BD. Arrow. Region B. 18.
Yes, Arrow are once again pillaging the Tohei archives, for a release that would have had James Ferman shitting bricks, back in the day, over its gratuitous nunchuck slinging and general levels of martial arts mayhem. What are the BBFC thinking? What’s the world coming to?
During 1974 Sonny Chiba had already starred in The Street Fighter (Gekitotsu! Satsujin Ken), Return Of The Street Fighter (Satsujin Ken 2) and The Streetfighter’s Last Revenge (Gyakushû! Satsujin Ken), not to mention several other features and the TV series Za Bodigaado, but such was the pressure to cash in on the box office bonanza inspired by Bruce Lee’s impact in Robert Clouse’s Enter The Dragon (1973), Sonny also found time to mentor and contribute a supporting performance to the lovely Etsuko Shihomi, herself a supporting player in the Streetfighter flicks but now spun off into her own franchise, commencing with Kazuhiko Yamaguchi’s Sister Streetfighter (Onna Hissatsu Ken).
Li Koryu, Shihomi’s character, is a half Chinese / half Japanese martial arts ace whose big brother goes missing while trying to infiltrate a Japanese drugs ring led by the menacing Mister Kakuzaki (Bin Amatsu), a dude so megabad that he boasts of killing 50 bulls in South America with his bare hands (“Everyone who opposes me goes to Hell!” he adds, just in case anybody failed to get the point). Mr K is importing industrial amounts of liquid heroin into Japan, sprayed onto wigs (I guess there’s no better way of increasing the number of smack heads!)
With the occasional aid of some ass kicking girlfriends and Sonny (as Seiichi Hibiki), Koryu attempts to rescue her brother from Mr Big’s drug dungeon by fighting her way through Kakuzaki’s assembled henchmen (guys wearing wicker bins over their heads, dudes with swastikas on their karate suits, a bunch of Thai girls in Betty Rubble dresses, a Mohican tonsured blow pipe assassin in a fancy dress outfit, et al), each of them expert in various fighting codes. I love the way these guys manage to get a few licks in before there’s a freeze-frame and caption identifying their particular discipline. Who says you never learn anything from exploitation films? After watching Sister Streetfighter, you’ll never again confuse Karate with Shorinji Kempo. Hopefully. Anyway, despite Koryu’s best efforts, Big Bro gets bumped off, setting up a particularly choice, wire-assisted climactic dust-up during which Kazukaki dons razor claws in an obvious attempt to evoke the denouement of Enter The Dragon.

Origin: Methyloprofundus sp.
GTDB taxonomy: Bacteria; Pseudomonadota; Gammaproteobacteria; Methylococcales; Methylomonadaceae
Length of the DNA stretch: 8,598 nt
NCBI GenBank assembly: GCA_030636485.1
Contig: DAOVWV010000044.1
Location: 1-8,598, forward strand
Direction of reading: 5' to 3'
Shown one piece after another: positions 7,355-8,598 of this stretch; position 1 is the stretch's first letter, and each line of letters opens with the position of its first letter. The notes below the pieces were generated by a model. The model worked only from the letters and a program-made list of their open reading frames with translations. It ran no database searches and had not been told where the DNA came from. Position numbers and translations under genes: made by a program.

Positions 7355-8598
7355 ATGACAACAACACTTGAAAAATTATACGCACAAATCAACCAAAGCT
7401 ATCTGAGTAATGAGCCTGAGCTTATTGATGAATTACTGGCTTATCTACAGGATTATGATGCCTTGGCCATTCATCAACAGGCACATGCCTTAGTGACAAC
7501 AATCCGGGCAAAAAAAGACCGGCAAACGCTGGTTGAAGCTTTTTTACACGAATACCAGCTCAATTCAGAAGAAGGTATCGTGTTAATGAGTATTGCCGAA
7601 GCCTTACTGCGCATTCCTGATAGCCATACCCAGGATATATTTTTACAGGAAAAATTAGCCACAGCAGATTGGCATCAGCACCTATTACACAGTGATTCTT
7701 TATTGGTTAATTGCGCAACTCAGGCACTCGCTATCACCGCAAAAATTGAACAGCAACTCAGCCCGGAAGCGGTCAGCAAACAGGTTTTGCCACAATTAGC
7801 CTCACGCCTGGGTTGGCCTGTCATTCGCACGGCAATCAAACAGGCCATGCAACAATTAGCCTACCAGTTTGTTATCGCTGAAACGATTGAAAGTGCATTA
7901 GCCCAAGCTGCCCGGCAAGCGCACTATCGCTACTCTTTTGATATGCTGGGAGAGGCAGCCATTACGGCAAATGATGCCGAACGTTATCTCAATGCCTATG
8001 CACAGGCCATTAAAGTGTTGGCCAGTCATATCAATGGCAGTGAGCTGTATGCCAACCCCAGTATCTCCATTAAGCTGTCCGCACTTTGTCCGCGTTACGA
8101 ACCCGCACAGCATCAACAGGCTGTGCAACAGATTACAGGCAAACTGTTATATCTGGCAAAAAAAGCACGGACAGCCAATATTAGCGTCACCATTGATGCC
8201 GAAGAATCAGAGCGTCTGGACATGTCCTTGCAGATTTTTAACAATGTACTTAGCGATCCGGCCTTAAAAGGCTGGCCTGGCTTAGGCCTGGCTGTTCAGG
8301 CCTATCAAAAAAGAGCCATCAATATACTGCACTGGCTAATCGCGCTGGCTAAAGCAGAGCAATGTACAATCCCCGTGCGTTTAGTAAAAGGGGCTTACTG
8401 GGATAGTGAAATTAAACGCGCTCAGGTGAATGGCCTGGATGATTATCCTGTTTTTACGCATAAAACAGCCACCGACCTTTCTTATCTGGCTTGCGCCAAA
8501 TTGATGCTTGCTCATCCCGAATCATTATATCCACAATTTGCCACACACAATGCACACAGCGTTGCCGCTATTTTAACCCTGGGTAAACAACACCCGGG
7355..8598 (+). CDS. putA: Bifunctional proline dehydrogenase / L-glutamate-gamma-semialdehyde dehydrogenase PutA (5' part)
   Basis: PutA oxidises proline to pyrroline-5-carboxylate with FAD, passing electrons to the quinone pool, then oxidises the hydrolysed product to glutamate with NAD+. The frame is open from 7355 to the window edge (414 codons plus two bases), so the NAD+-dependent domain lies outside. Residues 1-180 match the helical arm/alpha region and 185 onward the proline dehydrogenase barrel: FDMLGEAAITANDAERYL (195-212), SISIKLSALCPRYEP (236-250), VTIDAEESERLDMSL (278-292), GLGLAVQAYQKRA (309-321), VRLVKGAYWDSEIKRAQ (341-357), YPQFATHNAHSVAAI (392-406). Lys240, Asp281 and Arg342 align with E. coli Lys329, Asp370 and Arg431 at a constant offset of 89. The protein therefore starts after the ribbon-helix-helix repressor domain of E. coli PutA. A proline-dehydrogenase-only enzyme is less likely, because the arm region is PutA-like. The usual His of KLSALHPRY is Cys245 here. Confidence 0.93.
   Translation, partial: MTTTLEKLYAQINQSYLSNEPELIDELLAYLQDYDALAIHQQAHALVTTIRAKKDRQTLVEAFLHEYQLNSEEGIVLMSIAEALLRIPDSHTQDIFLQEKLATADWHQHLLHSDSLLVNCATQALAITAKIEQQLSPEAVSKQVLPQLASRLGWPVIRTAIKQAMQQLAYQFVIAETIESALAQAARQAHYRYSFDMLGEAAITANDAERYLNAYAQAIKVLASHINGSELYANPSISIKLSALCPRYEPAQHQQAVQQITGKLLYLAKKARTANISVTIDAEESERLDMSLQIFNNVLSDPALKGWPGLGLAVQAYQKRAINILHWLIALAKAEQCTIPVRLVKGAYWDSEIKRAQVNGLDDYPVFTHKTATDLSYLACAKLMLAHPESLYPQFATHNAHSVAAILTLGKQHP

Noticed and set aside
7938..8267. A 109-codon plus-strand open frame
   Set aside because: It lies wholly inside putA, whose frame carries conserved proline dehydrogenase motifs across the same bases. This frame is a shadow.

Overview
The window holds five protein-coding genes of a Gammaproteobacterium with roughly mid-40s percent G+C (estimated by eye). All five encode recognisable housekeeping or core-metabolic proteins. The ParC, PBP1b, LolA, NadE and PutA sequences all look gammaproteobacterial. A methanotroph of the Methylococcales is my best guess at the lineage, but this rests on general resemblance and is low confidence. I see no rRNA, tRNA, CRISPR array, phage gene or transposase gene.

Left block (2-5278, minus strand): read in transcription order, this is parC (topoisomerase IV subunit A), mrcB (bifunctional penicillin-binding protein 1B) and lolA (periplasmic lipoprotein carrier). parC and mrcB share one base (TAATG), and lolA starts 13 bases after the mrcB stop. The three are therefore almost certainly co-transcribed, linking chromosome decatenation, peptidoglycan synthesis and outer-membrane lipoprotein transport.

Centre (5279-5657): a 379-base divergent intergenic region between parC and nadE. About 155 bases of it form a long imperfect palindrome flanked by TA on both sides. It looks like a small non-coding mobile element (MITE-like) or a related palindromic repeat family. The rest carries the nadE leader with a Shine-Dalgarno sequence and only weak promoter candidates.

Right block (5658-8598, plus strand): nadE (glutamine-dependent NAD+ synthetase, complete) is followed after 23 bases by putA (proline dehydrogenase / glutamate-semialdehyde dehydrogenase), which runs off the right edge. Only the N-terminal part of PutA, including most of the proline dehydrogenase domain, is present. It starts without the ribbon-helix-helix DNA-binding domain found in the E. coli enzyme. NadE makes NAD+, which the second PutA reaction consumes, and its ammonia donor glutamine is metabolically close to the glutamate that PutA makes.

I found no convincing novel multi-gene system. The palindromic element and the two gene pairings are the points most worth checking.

Having Sonny Chiba as your support act is obviously a high risk strategy and Sonny nearly steals the show with such moves as breaking the arms of a guy who has the temerity to flash spiky knuckle dusters at him, then disembowelling a fat baddy with his bare hands (that’ll teach him to maintain his six-pack!) But Shihomi trumps this by twisting one crim’s head around the full 180, after which he staggers down the stairs looking very sorry for himself. All this to the delirious aural accompaniment of wicky-wacky guitar and blaring horns… audiences were clamouring for more and director Yamaguchi didn’t keep them waiting very long.